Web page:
Walking among the old sod and whalebone houses on the edge of the Bering Sea, it’s easy to let the world around you fade away. We’ve come to Point Hope, Alaska, one of the oldest continuously inhabited communities in North America, 200 miles north of the Arctic Circle.
The barrier between the old abandoned town site and the new community is the airport, which sees multiple small-plane departures and arrivals each day, though today is a bit different. Today a pearly white plane is parked on the runway. On the side it reads “United States of America,” which feels like a million miles away from where we are.
The official aircraft came all the way from Washington, D.C. to made good on a request from local. Leonard Barger, Transportation Director of the Native Village of Point Hope, wrote to the Secretary of Veterans Affairs, Robert McDonald, last year requesting a visit to honor the community’s veterans.
Barger explained the importance of McDonald’s visit to the 49thstate. With the highest number of veterans per capita in the country, even the most remote communities throughout Alaska have vets. Along with Point Hope, Barger acknowledged the veterans in communities like Barrow, Point Lay, and Unalakleet. “All these people in Alaska, they’re going to Afghanistan,” Barger said, “they’re leaving their family, but they’re serving their country, they’re sacrificing their lives for us.”
Along with visiting Point Hope, McDonald also held a listening session that day in Kotzebue. It took Walter Sampson, a Vietnam vet living in Kotzebue, 11 years to get serviced by the VA in Anchorage, a 500-mile journey and a $600 plane ticket away from home. Sampson made sure to remind McDonald of the unique challenges that many of Alaska’s vets face in accessing the benefits they’ve earned.
“Remember that we’re in bush Alaska,” Sampson said, “we’re in roadless communities.” While Fairbanks and Anchorage have the clinics, the VA officers, and the hospitals, he stressed that, “for bush Alaska we’ve got nothing at all.”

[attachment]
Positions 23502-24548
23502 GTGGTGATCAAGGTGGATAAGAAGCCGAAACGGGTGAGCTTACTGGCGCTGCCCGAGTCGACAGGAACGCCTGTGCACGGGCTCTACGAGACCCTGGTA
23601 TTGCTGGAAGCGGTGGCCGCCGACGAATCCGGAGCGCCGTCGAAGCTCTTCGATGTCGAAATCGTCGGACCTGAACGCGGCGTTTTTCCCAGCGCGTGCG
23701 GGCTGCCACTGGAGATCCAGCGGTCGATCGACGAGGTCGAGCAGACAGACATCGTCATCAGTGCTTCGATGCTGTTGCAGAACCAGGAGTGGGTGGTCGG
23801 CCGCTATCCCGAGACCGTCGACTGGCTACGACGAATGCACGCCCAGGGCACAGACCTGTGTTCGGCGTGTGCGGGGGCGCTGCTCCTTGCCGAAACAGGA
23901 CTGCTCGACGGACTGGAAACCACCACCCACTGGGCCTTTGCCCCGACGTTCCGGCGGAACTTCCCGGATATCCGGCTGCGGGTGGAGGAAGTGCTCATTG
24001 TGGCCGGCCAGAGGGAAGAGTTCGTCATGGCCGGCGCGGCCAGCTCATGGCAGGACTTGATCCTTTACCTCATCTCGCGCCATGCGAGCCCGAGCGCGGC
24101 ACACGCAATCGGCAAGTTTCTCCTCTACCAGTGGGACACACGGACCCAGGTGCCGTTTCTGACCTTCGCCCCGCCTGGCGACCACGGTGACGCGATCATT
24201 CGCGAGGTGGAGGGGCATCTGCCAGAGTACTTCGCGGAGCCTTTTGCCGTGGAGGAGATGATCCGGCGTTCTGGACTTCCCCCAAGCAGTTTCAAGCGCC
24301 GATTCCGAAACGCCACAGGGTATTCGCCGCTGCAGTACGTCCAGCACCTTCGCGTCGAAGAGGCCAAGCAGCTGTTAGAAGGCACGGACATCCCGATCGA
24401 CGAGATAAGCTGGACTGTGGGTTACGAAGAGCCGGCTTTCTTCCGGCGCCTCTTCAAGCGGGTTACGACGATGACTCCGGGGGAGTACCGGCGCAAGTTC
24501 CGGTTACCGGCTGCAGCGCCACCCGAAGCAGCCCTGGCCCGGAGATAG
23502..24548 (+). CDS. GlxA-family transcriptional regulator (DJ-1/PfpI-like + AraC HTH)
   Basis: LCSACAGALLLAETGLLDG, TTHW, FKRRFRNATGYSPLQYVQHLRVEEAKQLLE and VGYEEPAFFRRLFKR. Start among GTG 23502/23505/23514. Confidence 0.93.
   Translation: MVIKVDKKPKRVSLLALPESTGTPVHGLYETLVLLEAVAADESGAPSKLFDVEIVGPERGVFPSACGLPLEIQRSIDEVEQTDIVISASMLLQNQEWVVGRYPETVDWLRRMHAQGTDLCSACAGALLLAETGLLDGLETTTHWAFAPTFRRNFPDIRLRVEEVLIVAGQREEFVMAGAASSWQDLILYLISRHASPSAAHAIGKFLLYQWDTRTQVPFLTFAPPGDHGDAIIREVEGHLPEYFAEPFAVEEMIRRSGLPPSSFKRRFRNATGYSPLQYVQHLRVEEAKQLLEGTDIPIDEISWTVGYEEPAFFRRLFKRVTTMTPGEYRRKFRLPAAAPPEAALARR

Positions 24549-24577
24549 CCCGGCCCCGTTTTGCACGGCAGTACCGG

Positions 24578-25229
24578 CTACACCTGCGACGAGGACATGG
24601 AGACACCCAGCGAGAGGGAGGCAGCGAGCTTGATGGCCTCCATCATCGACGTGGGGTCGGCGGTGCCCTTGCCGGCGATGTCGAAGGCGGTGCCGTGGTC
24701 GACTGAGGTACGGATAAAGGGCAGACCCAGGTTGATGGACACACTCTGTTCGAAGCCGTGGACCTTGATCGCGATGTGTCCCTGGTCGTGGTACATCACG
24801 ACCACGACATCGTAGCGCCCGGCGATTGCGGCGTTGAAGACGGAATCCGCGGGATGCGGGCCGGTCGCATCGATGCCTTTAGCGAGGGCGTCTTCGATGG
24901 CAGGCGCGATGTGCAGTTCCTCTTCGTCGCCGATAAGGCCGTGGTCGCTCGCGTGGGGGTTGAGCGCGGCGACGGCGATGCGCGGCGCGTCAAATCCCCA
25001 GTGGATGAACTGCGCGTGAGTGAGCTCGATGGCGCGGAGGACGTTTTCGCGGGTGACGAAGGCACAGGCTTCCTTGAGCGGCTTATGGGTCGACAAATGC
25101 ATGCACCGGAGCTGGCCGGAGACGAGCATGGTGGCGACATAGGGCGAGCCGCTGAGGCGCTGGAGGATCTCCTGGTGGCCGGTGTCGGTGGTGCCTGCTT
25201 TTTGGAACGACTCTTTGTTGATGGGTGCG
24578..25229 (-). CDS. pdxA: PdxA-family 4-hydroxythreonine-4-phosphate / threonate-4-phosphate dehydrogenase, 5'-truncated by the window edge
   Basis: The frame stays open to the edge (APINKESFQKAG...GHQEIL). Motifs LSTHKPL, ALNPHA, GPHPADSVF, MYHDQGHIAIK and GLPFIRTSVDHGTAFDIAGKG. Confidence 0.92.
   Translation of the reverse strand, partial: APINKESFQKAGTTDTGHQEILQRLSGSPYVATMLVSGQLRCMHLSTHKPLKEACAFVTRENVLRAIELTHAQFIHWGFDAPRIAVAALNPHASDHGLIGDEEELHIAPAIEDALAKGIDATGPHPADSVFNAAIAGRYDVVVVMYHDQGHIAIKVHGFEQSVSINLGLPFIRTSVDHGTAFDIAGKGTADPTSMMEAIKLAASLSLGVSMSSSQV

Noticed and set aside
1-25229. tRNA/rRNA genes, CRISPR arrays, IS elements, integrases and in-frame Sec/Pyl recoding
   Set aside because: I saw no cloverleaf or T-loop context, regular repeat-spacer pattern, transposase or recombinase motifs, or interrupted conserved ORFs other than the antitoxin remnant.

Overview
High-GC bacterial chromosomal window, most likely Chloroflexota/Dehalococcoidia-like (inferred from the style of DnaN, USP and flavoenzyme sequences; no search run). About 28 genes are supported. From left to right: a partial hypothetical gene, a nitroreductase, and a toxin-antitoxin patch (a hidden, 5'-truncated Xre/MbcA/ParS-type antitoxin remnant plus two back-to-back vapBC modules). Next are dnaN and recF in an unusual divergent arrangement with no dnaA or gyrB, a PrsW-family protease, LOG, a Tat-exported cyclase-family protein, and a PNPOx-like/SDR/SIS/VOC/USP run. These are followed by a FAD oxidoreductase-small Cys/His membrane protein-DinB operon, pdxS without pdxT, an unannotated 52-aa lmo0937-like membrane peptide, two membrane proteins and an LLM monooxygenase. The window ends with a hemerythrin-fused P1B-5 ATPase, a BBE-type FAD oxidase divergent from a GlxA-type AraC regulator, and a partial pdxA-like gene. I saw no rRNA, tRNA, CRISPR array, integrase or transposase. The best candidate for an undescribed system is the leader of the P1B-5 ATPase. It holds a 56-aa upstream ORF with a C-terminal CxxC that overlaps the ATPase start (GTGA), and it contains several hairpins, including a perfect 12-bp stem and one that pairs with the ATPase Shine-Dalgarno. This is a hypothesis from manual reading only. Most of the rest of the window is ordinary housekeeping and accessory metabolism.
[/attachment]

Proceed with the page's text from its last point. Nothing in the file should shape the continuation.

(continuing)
Without the VA facilities and representatives, information has a hard time reaching vets in bush Alaska. Sampson expressed a feeling that many vets seemed to share. “As a veteran, do I really know who [the] VA is?” Sampson asked himself. “What benefits does it have for me?
Sampson is frustrated by the convoluted nature of the VA support system, which often requires multiple phone calls, website logins, and, in the end a system too complex for its own good. McDonald was quick to acknowledge those inefficiencies.
“Walter’s right,” McDonald admitted, “we’ve got too many 1-800 numbers, it’s too confusing.” With over 900 1-800 numbers and 14 websites that require different usernames and passwords, many vets get lost in the system before they ever get help. “We’re going to go to one 1-800 number, we’re going to go to one website,” McDonald promised, “it’s just too complex, we’ve got to simplify it, that’s what we’re working to do.”
But a simplified system is only one step towards getting vets throughout Alaska the benefits they deserve. With McDonald gone and many questions left unanswered, the support system that seems the most promising comes from within the state.
Chester Ballot, another Vietnam vet in Kotzebue, was trained in Anchorage as a tribal veteran representative and now works to sign up fellow vets to the VA. The Alaska VA also sent two representatives to both Point Hope and Kotzebue to sign up and inform vets of their benefits. So far the Alaska VA has sent representatives to 39 of the state’s nearly 300 villages.
Although McDonald is back in D.C., Leonard Barger hopes this will not be his last visit to Point Hope. Barger and other community members encouraged him to return in the spring to take part in a whale hunt, one of the many benefits of living on the edge of the Bering Sea.